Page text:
Each of these trends presents significant investable opportunities, with overseas equities offering a broader universe of candidates. Several growth areas to call out include wearable smart devices, the Internet of Things and the On-Demand economy.

Introducing ‘smart wearables’

You don’t have to look very far to find someone who owns a fitness tracker. Miniaturisation enables more powerful technology to be incorporated into smaller spaces, resulting in increased convenience, data collection and connectivity. Fitness trackers and smartwatches are pioneering examples.

Fitbit – Currently a clear market leader. Its devices can track the distance you’ve travelled, calories burned, and even captures sleep patterns, which is then wirelessly synced to your smartphone or laptop for easy monitoring. With a 68% market share, the success of its US stock performance reflects in part, the strong expectations for continuing company growth.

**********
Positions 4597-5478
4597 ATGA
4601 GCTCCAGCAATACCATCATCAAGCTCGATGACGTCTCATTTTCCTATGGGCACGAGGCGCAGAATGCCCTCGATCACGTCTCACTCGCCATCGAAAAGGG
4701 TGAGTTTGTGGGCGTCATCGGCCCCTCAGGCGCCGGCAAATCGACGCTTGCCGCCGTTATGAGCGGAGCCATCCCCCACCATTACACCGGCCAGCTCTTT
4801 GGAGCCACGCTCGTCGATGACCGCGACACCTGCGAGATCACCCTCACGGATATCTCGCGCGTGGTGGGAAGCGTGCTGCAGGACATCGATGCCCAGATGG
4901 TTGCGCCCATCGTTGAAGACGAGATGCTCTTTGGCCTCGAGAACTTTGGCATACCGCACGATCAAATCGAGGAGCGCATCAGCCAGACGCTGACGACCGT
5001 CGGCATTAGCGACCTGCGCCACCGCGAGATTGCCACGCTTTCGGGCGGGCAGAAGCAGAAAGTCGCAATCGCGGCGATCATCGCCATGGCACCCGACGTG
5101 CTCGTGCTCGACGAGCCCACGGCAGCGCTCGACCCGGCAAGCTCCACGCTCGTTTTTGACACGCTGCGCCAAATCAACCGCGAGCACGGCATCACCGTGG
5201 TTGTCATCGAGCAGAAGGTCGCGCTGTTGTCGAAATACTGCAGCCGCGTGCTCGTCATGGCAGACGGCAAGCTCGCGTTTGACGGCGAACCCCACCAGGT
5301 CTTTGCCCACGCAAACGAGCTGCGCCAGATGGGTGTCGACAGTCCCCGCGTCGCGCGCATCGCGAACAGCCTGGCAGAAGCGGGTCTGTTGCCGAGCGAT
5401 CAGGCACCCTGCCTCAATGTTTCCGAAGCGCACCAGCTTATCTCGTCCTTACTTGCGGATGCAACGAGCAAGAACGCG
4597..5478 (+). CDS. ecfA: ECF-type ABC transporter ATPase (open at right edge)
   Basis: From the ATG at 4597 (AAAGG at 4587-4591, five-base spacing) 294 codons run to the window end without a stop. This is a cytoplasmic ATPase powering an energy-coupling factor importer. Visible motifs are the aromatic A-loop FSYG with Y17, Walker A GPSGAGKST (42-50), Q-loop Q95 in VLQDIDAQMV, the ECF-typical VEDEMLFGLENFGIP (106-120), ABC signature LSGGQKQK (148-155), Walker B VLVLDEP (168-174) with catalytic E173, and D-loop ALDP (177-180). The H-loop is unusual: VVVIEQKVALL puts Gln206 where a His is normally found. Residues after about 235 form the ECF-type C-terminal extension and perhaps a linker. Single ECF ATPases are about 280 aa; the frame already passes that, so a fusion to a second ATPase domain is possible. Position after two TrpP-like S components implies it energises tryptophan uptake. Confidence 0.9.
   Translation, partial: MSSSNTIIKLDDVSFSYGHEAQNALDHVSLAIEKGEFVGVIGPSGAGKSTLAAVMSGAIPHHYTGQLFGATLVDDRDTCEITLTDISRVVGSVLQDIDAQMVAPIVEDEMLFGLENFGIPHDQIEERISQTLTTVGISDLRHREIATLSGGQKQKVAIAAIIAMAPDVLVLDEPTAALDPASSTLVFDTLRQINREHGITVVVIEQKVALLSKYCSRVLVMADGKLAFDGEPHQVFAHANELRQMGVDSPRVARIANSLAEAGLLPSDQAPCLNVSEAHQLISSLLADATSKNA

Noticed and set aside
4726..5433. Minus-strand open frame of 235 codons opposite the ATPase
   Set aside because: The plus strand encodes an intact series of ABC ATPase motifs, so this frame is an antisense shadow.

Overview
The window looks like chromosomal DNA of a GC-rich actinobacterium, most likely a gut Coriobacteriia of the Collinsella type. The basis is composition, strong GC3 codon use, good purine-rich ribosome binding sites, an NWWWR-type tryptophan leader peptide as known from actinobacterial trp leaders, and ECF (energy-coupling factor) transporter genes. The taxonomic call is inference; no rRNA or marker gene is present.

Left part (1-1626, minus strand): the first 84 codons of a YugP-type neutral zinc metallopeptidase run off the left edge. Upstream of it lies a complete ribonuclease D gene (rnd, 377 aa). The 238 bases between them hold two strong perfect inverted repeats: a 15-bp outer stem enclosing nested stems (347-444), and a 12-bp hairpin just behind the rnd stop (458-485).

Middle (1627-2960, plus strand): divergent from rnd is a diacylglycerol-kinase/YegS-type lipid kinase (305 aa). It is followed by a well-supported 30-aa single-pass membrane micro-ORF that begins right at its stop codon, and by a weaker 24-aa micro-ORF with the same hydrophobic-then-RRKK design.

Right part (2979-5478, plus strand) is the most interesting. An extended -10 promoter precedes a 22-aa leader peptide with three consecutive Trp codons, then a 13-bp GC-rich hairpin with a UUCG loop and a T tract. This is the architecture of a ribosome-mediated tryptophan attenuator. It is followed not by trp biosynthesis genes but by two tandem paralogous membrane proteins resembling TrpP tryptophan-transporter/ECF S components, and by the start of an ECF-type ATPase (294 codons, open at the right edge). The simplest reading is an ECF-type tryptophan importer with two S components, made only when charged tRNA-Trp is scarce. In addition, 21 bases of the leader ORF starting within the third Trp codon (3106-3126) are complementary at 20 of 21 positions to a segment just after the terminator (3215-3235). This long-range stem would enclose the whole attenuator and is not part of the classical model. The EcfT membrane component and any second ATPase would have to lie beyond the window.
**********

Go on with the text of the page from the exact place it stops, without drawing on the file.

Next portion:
Apple – Another competitive player with the recent launch of its iWatch. Features include phone calls, text messages, emails and activity-related monitoring (watch out Fitbit). While only a small part of the business portfolio currently, the strength of the Apple brand and its track record for making products consumers want makes it a powerful competitor to monitor.

Other companies to watch are those in the health monitoring and wellbeing sector that are incorporating wearable technology into their products. It’s even being extended to clothing in which we’re seeing the early stages of development of intelligent fibres that can keep track of vital signs.